Let's offer incentives to companies that hire Americans who've got what it takes to fill that job opening, but have been out of work so long that no one will give them a chance.  Let's put people back to work rebuilding vacant homes in run-down neighborhoods.  And this year, my Administration will begin to partner with 20 of the hardest-hit towns in America to get these communities back on their feet.  We'll work with local leaders to target resources at public safety, education, and housing.  We'll give new tax credits to businesses that hire and invest.  And we'll work to strengthen families by removing the financial deterrents to marriage for low-income couples, and doing more to encourage fatherhood - because what makes you a man isn't the ability to conceive a child; it's having the courage to raise one. [bn]

Stronger families.  Stronger communities.  A stronger America.  It is this kind of prosperity - broad, shared, and built on a thriving middle class - that has always been the source of our progress at home.  It is also the foundation of our power and influence throughout the world. [bo]

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James Fallows is a national correspondent for The Atlantic and has written for the magazine since the late 1970s. He has reported extensively from outside the United States and once worked as President Carter's chief speechwriter. His latest book is China Airborne. More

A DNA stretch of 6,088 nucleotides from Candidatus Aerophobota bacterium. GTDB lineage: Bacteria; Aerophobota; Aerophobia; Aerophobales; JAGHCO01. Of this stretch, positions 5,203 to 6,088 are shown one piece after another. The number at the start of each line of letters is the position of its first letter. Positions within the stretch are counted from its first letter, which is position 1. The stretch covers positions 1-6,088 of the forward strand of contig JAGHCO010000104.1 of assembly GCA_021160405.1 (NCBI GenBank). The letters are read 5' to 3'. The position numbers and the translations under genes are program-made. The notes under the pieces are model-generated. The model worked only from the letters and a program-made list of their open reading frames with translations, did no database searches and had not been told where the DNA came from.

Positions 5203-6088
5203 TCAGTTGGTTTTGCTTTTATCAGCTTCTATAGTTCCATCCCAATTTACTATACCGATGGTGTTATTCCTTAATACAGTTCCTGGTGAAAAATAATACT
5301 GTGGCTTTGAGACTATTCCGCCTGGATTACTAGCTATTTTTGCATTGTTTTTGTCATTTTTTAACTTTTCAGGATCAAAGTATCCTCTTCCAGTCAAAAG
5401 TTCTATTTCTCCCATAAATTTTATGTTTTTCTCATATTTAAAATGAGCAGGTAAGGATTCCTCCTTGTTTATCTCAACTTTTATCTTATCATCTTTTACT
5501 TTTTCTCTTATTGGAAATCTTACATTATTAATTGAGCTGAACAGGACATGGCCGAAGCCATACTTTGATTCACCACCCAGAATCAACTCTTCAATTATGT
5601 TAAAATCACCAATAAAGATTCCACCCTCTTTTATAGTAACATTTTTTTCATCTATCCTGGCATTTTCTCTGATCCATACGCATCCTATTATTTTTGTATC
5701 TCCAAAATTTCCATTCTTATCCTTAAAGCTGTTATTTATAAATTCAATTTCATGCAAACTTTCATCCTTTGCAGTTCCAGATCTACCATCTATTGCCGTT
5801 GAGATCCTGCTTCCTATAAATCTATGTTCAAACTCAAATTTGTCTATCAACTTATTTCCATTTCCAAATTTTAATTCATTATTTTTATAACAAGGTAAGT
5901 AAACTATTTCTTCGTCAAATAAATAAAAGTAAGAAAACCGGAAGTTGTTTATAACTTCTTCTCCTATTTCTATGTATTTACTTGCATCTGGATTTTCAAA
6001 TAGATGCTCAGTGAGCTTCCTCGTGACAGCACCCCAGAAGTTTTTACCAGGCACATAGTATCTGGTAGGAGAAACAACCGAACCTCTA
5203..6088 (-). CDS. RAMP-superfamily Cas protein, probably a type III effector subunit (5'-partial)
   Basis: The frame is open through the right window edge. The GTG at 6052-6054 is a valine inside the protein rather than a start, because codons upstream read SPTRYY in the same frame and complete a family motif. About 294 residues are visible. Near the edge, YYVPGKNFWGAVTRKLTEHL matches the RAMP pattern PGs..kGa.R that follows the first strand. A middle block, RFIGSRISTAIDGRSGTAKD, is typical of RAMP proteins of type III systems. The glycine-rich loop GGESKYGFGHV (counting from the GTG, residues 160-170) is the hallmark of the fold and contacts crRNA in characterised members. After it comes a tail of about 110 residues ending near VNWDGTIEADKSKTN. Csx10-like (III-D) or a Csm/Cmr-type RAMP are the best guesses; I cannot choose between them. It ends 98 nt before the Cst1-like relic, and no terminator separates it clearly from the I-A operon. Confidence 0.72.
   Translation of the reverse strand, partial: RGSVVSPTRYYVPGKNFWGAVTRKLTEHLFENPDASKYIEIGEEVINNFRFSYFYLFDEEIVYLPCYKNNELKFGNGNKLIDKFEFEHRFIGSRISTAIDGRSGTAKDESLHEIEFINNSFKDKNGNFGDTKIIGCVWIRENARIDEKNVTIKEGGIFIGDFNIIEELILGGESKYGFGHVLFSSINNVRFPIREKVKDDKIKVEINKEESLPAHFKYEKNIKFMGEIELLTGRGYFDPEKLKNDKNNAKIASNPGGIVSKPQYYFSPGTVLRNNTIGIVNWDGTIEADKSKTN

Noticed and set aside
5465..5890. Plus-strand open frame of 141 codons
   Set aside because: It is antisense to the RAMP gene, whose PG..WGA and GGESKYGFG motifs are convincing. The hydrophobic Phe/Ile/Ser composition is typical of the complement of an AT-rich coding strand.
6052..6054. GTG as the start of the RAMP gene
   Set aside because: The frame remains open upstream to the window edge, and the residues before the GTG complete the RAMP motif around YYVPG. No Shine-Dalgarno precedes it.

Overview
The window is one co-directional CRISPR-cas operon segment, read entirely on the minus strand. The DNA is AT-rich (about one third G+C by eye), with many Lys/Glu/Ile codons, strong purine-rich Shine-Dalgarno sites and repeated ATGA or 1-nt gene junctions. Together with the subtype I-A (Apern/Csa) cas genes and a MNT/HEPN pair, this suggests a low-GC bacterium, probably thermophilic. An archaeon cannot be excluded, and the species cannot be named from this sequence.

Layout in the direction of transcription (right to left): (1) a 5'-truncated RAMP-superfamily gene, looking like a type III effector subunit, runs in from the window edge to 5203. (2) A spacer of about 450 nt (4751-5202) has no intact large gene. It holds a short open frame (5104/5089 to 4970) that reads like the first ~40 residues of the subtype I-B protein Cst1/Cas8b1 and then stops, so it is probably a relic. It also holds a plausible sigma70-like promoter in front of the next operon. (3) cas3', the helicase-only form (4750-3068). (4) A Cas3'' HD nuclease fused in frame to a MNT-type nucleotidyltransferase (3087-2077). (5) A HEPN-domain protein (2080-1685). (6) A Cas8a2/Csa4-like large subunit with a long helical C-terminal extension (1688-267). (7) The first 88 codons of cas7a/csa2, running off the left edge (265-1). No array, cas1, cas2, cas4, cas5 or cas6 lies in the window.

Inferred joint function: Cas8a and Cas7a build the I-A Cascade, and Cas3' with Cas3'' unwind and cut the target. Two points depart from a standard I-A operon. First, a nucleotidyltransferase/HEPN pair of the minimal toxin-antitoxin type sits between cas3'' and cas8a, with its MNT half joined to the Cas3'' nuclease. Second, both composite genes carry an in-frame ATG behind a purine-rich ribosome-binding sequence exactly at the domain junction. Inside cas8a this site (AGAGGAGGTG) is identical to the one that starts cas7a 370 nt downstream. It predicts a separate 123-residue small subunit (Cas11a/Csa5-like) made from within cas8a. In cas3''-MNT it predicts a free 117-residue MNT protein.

James Fallows is based in Washington as a national correspondent for The Atlantic. He has worked for the magazine for nearly 30 years and in that time has also lived in Seattle, Berkeley, Austin, Tokyo, Kuala Lumpur, Shanghai, and Beijing. He was raised in Redlands, California, received his undergraduate degree in American history and literature from Harvard, and received a graduate degree in economics from Oxford as a Rhodes scholar. In addition to working for The Atlantic, he has spent two years as chief White House speechwriter for Jimmy Carter, two years as the editor of US News & World Report, and six months as a program designer at Microsoft. He is an instrument-rated private pilot. He is also now the chair in U.S. media at the U.S. Studies Centre at the University of Sydney, in Australia.

Fallows has been a finalist for the National Magazine Award five times and has won once; he has also won the American Book Award for nonfiction and a N.Y. Emmy award for the documentary series Doing Business in China. He was the founding chairman of the New America Foundation. His recent books Blind Into Baghdad (2006) and Postcards From Tomorrow Square (2009) are based on his writings for The Atlantic. His latest book is China Airborne. He is married to Deborah Fallows, author of the recent book Dreaming in Chinese. They have two married sons.

Fallows welcomes and frequently quotes from reader mail sent via the "Email" button below. Unless you specify otherwise, we consider any incoming mail available for possible quotation -- but not with the sender's real name unless you explicitly state that it may be used. If you are wondering why Fallows does not use a "Comments" field below his posts, please see previous explanations here and here.